Trump and Muslims to Obliterate ISIS
After years of being funded and nurtured by the Obama regime, Donald Trump and 55 Muslim States are going to tackle ISIS.
It is not often reported in mainstream media, that the primary ISIS target is other Muslims but it is the fact.
Trump’s speech called on the leaders of the Muslim world to join their efforts in fighting terrorism and extremist ideologies, and pledged unconditional support to the US’s old and new allies in the region.
Trump then went on to accuse Iran of providing terrorists with “safe harbor, financial backing, and the social standing needed for recruitment” as well as of being “responsible for so much instability in the [Middle East].”
He blamed Tehran for aggravating the Syrian crisis through what he called a “destabilizing intervention,” before calling on “all nations of conscience” to “work together to isolate Iran, deny it funding for terrorism.”
“Our goal is a coalition of nations who share the aim of stamping out extremism and providing our children a hopeful future that does honor to God,” Trump said.
“This is a battle between barbaric criminals who seek to obliterate human life, and decent people of all religions who seek to protect it. This is a battle between good and evil,” Trump adding, stressing that the Muslim countries should take an active role in this battle and make a choice that no one else can make for them.
“A better future is only possible if your nations drive out the terrorists and extremists… Drive them out of your places of worship. Drive them out of your communities. Drive them out of your holy land, and drive them out of this Earth,” Trump said.
Described as the Riyadh Declaration, the document was signed following US President Donald Trump’s visit to the Saudi capital for a summit that brought in Islamic representatives from 55 countries, and vowed “to combat terrorism in all its forms, address its intellectual roots, dry up its sources of funding and to take all necessary measures to prevent and combat terrorist crimes in close cooperation among their states.”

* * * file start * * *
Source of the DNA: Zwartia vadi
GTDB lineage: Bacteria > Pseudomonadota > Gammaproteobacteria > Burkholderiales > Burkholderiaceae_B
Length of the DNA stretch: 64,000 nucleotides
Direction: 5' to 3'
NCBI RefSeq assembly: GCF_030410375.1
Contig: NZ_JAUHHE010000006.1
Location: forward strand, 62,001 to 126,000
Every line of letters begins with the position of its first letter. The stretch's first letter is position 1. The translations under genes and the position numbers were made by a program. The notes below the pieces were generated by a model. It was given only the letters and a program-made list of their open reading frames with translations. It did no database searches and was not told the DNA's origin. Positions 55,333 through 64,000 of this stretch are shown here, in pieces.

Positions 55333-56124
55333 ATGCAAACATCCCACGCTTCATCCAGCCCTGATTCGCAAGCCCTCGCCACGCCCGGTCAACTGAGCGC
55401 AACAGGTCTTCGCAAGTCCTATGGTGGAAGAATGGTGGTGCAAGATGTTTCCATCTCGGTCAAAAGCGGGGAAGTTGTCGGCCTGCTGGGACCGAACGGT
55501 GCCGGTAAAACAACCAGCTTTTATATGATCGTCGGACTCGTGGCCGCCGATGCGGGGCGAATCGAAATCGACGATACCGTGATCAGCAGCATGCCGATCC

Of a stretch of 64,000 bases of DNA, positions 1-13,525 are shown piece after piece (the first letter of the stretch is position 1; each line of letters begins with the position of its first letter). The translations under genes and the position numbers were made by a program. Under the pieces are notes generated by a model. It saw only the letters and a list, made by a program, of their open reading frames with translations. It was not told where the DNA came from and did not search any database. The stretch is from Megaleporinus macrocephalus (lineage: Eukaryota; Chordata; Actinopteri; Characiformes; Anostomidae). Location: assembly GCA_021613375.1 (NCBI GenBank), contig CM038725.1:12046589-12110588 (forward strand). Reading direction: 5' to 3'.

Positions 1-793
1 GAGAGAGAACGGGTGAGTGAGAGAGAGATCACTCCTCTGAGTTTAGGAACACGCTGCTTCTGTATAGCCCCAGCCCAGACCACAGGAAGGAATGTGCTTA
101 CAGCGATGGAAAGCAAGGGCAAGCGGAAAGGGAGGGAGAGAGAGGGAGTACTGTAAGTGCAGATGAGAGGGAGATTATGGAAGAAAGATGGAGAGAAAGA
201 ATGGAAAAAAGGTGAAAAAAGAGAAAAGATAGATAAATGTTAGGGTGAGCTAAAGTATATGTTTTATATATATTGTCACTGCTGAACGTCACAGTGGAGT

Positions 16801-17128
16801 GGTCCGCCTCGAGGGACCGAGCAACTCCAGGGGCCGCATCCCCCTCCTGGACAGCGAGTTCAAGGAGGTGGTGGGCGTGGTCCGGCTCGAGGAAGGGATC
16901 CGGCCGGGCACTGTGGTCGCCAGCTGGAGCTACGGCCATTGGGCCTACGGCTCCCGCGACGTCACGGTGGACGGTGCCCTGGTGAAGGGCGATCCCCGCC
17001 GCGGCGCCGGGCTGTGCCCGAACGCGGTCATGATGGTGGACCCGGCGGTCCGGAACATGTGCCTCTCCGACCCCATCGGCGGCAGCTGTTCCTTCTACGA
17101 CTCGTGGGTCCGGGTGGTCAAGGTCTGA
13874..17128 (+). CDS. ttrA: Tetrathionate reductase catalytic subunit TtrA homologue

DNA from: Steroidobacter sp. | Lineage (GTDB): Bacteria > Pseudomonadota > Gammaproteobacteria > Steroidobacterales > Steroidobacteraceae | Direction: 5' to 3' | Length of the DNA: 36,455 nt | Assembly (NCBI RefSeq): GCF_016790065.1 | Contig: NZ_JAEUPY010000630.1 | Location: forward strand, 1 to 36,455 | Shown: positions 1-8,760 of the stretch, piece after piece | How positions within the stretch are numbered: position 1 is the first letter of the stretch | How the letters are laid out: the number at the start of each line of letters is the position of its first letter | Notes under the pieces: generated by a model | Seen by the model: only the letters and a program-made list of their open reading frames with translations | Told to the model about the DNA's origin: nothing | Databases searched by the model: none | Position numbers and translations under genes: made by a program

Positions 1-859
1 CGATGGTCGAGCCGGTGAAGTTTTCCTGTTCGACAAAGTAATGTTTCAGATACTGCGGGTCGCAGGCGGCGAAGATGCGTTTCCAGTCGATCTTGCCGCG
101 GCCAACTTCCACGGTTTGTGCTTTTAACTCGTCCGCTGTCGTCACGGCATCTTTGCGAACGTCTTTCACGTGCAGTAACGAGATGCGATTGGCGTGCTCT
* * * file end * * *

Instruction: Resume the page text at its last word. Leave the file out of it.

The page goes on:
“The leaders welcomed the establishment of a global center for countering extremist thought to take base in Riyadh, and praised the center’s strategic objectives of combating intellectual, media and digital extremism and promoting coexistence and tolerance among peoples,” said the text of the document, published by the Saudi Press Agency.
The exact membership of what the communique called the Middle East Strategic Alliance will be decided next year, but putative members have committed to assembling “a reserve force of 34,000 troops to support operations against terrorist organizations in Iraq and Syria when needed.”
Currently the burden of anti-IS combat in both states is being shouldered mostly by local troops and Kurdish forces, with the international coalition providing air support, equipment and funding.
Despite a stated desire for inclusivity and tolerance – the declaration advocates “a rejection of any attempt to draw a link between terrorism and any religion, culture or race, affirming their determination to protect and promote a culture of tolerance, coexistence and constructive cooperation among different countries, religions and cultures” – an entire third of the resolution was aimed specifically against Iran, a Shia-majority state, and its “sectarian agendas.”
“The leaders confirmed their absolute rejection of the practices of the Iranian regime designed to destabilize the security and stability of the region and the world at large and for its continuing support for terrorism and extremism,” said the final communique, which also accused the Islamic Republic of running a “dangerous ballistic missiles program” and “continuing interference in the domestic affairs of other countries.”
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